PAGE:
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The high demand for live music is no surprise given how long fans have been away from concerts in 2020 and 2021. But it’s not simple either. Fans struggle with inflation and the high cost of gas and plane tickets. Companies are facing staff shortages and higher costs. Artists flood market venues seeking to recapture lost business. Still, judging by statements from some companies around their latest quarterly results, indications point to a bumper second half.
Live Nation‘s second quarter results showed a company is poised for a banner year. Live Nation has sold more than 100 million tickets to its concerts this year — more than calendar year 2019 — and its 2023 artist pipeline is the largest on record midyear. “Fan demand remains strong, with continued growth in ticket purchases and on-site spending,” the CEO said. Michael Rapino in an Aug. 4 earnings call.
Comments from other executives suggest Live Nation isn’t alone in anticipating a strong second half of the calendar year and beyond.
“There is a lot of demand for live events,” said Lanny Baker, CFO of ticketing platform Eventbrite, during the company’s July 28 earnings conference call. For Eventbrite, live events don’t just mean concerts and music festivals, but also museum events, conferences, beer festivals, fairs, and any other public event that requires tickets. This means he has a broad insight into the public’s appetite for out-of-home entertainment. In the second quarter, Eventbrite saw a 58% increase in search volume and a 37% increase in paid tickets. More than 10 million unique shoppers attended paid events in Q2 – highest level of consumer activity on platform in two years, CEO says Julia Hartz.
Eventbrite believes trends in the first half of the year mean it will have a strong third quarter. “The steady recovery in paid tickets since the Omicron-related downturn earlier this year has been particularly encouraging,” Hartz said. The company is forecasting third-quarter revenue of $65 million to $68 million, which equates to 25% year-over-year revenue growth in the middle of the range.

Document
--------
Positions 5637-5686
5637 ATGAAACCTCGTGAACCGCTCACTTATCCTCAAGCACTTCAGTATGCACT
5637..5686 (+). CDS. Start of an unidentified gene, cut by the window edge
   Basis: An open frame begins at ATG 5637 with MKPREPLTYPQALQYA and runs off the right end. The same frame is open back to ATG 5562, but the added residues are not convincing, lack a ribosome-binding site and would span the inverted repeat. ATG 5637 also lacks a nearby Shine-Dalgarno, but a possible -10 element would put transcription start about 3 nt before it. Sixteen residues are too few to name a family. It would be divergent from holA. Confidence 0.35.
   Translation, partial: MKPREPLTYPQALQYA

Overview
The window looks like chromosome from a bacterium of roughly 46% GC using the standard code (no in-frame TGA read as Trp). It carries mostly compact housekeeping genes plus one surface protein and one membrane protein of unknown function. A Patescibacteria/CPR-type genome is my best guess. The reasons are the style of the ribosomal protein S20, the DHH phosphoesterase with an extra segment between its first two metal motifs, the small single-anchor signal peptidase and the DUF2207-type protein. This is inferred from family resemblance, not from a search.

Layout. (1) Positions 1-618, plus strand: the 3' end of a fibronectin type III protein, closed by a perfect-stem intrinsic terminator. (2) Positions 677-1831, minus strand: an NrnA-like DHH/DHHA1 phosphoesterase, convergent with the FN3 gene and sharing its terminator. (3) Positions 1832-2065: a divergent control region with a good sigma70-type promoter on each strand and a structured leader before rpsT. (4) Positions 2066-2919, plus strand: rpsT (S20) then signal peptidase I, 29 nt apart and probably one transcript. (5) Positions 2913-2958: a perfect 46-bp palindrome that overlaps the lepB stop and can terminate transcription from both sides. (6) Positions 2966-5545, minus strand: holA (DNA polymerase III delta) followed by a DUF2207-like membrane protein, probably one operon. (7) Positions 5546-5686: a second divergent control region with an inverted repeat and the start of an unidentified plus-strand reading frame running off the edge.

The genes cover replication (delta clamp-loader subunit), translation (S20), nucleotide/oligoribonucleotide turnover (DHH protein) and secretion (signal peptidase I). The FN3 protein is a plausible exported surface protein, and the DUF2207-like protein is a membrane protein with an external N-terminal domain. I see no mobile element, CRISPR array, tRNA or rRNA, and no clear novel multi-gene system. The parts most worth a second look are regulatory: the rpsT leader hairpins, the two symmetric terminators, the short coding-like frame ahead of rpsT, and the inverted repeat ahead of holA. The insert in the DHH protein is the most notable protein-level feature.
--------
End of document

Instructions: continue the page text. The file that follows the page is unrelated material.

The Vivid Seats online ticket market also has high expectations. After a strong first half of 2022, Vivid Seats raised the full-year 2022 guidance range on three metrics: gross market order value increased from $2.95 billion to $3.15 billion (from 2 $.8 billion to $3.05 billion); revenues from $540 to $570 million ($520 to $555 million); and Adjusted EBITDA up slightly from $110 million to $117 million (from $110 million to $115 million). “We believe this speaks to the underlying strength of the industry resulting from pent-up consumer demand for live events and our ability to attract more consumers with our differentiated platform,” the CEO said. Stan Chia in an Aug. 9 earnings call. In other words, Vivid Seats believes it has built the right product to benefit from strong market forces.
MSG Entertainment is back to normal after COVID-19 restrictions reduced revenue in 2020 and 2021. David Byrnes, executive vice president and chief financial officer of MSG Entertainment, said on Friday August 19 that the company was “on track to host a record number of concerts during our first quarter” ending September 30 – including residency. of 15 nights of Harry Styles in Madison Square Garden which begins on Saturday. MSG-owned Tao Group Hospitality saw its average check size surpass “pre-pandemic double-digit levels in the quarter,” Byrnes said. Going forward, sponsorship revenue from fiscal year 2023 (July 2022 to June 2023) will exceed pre-pandemic levels in fiscal year 2019.
Inflation, high gas prices, staffing issues and other difficult economic conditions continue to plague the live event industry, of course. But the CFO of Vivid Seats larry fey is optimistic. “Looking forward, we believe the live events industry, with its long-term tailwind, could be somewhat isolated in a recession relative to other consumer discretionary categories,” he said. declared. Fey admitted that Vivid Seats is “not immune to the potential effects of a recession”, but said he believes he will see “the continued strength of the live events category throughout the quarter” – even in a difficult macroeconomic environment.
Through August 19, the percentage change over the past week and the change since the beginning of the year.
Universal Music Group (AS: UMG): 20.84 euros, -2.8%, -15.9% since the beginning of the year
Spotify (NYSE: SPOT): $111.43, -9.9%, -52.4% YTD
SiriusXM (Nasdaq: SIRI): $6.40, -5.6%, +0.8% YTD
nation live (NYSE: LYV): $94.28, -3.7%, -21.2% YTD
Warner Music Group (Nasdaq: WMG): $28.33, -6.5%, -34.4% YTD
HYBE (KS 352820): KRW 186,500, +1.9%, -46.6% YTD
Tencent Music Entertainment (NYSE: TME): $4.46, +1.1%, -34.9% YTD
cloud music (HKE: 9899): 70.20 HKD, +1.2%, -55.3% YTD
Anghami (Nasdaq: ANGH): $3.12, +7.2%, -69.3% YTD
Composite NYSE: 15,588.32, -1.4%, -9.2% since the beginning of the year
Nasdaq: 12,705.22, -2.6%, -18.8% since the beginning of the year
S&P500: 4,228.48, -1.2%, -11.3% since the beginning of the year